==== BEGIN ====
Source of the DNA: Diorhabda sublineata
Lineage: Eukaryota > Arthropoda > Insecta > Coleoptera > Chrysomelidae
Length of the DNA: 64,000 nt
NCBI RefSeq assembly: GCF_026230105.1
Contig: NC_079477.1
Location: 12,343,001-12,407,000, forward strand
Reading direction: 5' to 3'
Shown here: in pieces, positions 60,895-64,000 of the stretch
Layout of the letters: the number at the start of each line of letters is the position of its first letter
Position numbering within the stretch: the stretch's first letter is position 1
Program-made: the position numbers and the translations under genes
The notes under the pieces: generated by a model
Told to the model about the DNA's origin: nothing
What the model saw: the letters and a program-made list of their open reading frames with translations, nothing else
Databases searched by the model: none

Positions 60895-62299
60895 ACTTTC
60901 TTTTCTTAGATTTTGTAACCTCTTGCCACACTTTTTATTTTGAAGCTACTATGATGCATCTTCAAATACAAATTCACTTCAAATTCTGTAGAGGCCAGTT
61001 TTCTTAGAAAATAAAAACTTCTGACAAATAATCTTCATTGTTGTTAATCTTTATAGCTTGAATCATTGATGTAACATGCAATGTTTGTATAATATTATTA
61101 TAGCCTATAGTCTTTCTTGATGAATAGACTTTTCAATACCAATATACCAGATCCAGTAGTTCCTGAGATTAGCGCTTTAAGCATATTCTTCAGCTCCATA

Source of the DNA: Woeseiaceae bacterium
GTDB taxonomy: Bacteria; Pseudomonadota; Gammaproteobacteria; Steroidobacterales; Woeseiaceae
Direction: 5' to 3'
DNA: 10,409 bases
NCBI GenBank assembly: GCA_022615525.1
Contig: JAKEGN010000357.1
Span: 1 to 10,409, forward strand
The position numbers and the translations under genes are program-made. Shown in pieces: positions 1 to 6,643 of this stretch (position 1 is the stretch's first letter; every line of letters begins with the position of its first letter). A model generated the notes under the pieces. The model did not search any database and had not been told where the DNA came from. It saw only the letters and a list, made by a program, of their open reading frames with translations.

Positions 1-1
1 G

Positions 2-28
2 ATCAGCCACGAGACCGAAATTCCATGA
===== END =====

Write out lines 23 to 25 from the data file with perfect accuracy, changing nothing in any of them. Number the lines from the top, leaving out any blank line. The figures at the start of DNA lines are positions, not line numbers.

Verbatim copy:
Direction: 5' to 3'
DNA: 10,409 bases
NCBI GenBank assembly: GCA_022615525.1